The city of Goose Creek, South Carolina filed a lawsuit this week against the Palmetto State’s spectacularly mismanaged government-run utility, Santee Cooper – part of an ongoing battle over the provision of power to Century Aluminum, one of the largest employers in the Palmetto Lowcountry.
According to her report, the filing seeks “a declaratory judgment that (Goose Creek) has the right to provide electric utility service to customers who will be annexed into the city.”
“We’re tired of waiting on them to play by the rules,” Goose Creek mayor Greg Habib told Laudenslager.
Regular readers of this news outlet are familiar with this drama. As we reported back in December, Goose Creek voters overwhelmingly approved a public referendum that would create a new city-run utility – allowing Century to bypass the state-owned utility’s exorbitantly high power prices.
Santee Cooper is trying everything within its power to block them, engaging in efforts to “thwart, impede, and prevent the city from exercising its right to serve customers with electricity,” according to the lawsuit.
“It is clear that Santee Cooper intends to challenge the city’s right to serve electric utility customers at every turn,” the lawsuit continued.
While Century’s contract with Santee Cooper ends in December of this year, the state-owned utility still owns the transmission infrastructure that connects the company to the power grid. Not surprisingly, it is refusing to let the city use that infrastructure to route cheaper power to the plant – a decision Goose Creek has already challenged in a filing with the Federal Energy Regulatory Commission (FERC).
The driving force behind Goose Creek’s push to take over this responsibility? Jobs …
As we reported last September, the punitively high cost of purchasing power from Santee Cooper forced Century to cut production at its Berkeley county facility by fifty percent back in December 2015 – resulting in 300 layoffs.
“The company believes it can bring back these 300 workers (and ramp up its production again) if it is able to purchase all of its power on the open market – which is what the new Goose Creek utility would enable it to do,” we reported in December.
Here is how it would work: After creating its own utility to purchase power for Century on the open market, Goose Creek would annex the 4,500 acres of land upon which the smelting facility sits – bringing in an estimated $1 million per year to the city in tax revenue.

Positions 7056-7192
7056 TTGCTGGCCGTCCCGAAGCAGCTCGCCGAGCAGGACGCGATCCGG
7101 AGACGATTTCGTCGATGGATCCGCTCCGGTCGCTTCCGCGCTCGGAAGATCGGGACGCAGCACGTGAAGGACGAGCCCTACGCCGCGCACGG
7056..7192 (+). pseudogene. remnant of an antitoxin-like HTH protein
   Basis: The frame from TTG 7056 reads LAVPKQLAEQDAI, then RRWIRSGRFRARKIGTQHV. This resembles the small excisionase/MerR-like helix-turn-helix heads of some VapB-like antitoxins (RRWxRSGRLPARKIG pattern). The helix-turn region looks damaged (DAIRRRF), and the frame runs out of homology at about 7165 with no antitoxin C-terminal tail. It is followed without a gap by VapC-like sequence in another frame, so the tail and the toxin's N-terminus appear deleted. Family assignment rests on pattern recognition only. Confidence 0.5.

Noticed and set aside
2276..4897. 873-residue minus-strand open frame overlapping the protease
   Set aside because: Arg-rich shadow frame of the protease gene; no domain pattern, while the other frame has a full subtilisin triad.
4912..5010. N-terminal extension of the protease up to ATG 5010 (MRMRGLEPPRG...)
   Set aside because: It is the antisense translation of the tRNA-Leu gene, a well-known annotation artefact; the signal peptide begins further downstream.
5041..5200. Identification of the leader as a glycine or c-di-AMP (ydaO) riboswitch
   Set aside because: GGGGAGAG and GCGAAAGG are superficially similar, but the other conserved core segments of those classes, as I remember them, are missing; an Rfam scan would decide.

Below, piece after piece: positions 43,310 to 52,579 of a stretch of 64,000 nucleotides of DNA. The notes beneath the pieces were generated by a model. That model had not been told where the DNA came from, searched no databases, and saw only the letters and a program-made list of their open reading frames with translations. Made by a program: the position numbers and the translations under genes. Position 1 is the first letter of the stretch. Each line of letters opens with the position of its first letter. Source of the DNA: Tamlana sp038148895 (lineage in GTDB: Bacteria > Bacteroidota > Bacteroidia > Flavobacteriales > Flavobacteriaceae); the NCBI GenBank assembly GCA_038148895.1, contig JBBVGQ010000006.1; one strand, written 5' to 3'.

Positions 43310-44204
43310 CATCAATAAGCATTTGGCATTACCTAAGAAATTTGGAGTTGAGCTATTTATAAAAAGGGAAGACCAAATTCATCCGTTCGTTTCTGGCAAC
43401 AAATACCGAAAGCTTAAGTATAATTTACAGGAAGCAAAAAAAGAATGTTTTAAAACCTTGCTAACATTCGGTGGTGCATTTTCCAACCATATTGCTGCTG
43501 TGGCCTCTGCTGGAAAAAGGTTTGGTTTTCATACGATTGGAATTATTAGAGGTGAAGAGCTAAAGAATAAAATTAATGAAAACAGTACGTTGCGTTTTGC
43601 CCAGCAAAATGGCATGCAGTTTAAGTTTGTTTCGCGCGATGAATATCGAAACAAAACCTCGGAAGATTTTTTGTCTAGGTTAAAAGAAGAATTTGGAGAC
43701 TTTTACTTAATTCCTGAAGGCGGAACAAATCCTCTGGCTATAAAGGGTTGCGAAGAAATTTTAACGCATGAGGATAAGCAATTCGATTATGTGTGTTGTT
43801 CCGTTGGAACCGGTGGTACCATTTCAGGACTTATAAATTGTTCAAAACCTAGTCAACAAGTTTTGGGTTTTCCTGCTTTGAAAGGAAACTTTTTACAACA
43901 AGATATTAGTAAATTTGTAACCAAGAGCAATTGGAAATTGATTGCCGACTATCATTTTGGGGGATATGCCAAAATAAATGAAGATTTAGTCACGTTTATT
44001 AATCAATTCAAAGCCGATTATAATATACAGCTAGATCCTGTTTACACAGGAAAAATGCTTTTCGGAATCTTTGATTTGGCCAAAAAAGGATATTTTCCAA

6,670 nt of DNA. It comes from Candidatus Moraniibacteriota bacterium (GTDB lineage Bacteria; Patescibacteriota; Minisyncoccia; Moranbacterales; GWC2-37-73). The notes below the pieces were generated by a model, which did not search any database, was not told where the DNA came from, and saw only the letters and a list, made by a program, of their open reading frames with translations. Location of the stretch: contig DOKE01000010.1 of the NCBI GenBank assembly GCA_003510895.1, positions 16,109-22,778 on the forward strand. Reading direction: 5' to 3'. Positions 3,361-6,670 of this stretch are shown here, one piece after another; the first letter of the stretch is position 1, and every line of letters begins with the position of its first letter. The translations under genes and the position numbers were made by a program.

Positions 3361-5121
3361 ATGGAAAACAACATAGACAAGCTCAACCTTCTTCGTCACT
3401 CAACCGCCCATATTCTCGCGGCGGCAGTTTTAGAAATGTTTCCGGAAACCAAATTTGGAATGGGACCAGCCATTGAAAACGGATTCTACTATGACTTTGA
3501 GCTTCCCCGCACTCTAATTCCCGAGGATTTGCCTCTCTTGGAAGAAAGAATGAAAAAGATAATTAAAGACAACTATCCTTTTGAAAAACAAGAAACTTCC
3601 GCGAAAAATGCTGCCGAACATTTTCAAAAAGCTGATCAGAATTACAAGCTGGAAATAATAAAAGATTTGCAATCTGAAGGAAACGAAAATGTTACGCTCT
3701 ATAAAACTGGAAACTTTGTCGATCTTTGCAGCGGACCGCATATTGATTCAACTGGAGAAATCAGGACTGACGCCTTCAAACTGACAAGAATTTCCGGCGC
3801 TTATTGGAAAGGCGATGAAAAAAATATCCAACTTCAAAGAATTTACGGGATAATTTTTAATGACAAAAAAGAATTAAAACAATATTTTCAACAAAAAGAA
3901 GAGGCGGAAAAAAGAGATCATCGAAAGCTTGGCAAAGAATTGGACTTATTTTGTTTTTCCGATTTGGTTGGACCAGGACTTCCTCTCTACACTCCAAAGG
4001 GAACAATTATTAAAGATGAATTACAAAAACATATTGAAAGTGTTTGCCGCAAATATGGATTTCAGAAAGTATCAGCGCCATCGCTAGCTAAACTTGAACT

(Click to view)
(Via: Century Aluminum/ Facebook)
Goose Creek would purchase power on the open market and pass it through to Century – not seeking to turn a profit in the process.
The problem? In addition to refusing access to its transmission infrastructure, Santee Cooper is insisting it has an “exclusive right” to provide Century with power.
Our view on all this? First of all, we emphatically reject government ownership of utilities – at any level. Of course, as we previously opined, “the irony in this case is the new local utility is being created for the expressed purpose of mitigating the damage done by the state-owned behemoth.”
So while we do not like the arrangement, we believe “this is a unique situation in which a private company is seeking the right to purchase power at market-based rates instead of being forced to pay punitive prices from a government-run utility.”
The real issue? The failure of the state-run utility to provide competitive pricing.
(Click to view)
(Via: Santee Cooper)
Santee Cooper – loaded with debt from its involvement in a failed, government-driven nuclear expansion – is simply unable to provide cost-effective power. To anyone.
Accordingly, it is trying to do anything and everything within its power to block Century and maintain its government-mandated monopoly. It knows that if it loses the ability to continue charging inflated rates to Century and other industrial clients, residential ratepayers are going to see hikes in their bills.
“Santee Cooper’s other retail and wholesale power customers will see higher power prices,” the utility’s seven-figure-salaried chief executive officer Mark Bonsall admitted back in December prior to the Goose Creek referendum.
In other words, the five-year rate freeze the agency has repeatedly promised as part of its “reform” plan would fail to materialize (although that was hardly a good deal for residential ratepayers).
News of the lawsuit comes as state lawmakers have been engaged in deliberations on how to best “reform” this utility – efforts which frankly struck us as more of the same deck chair reshuffling that landed Santee Cooper in its current mess in the first place. Furthermore, we do not trust state lawmakers – many of whom bear direct culpability for Santee’s failings – to manage its rehabilitation.
“There is no possible ‘reform’ plan we could ever embrace that does not include either the outright sale of Santee Cooper or the transfer of all of its management functions to the private sector – with this management agreement clearly stipulating a timetable for the utility’s eventual offloading,” we noted last month. “Why? Because government has no business being in the power generation business, that’s why.”
In fact, we proposed selling Santee Cooper a dozen years ago, when its sale would have netted state taxpayers billions.
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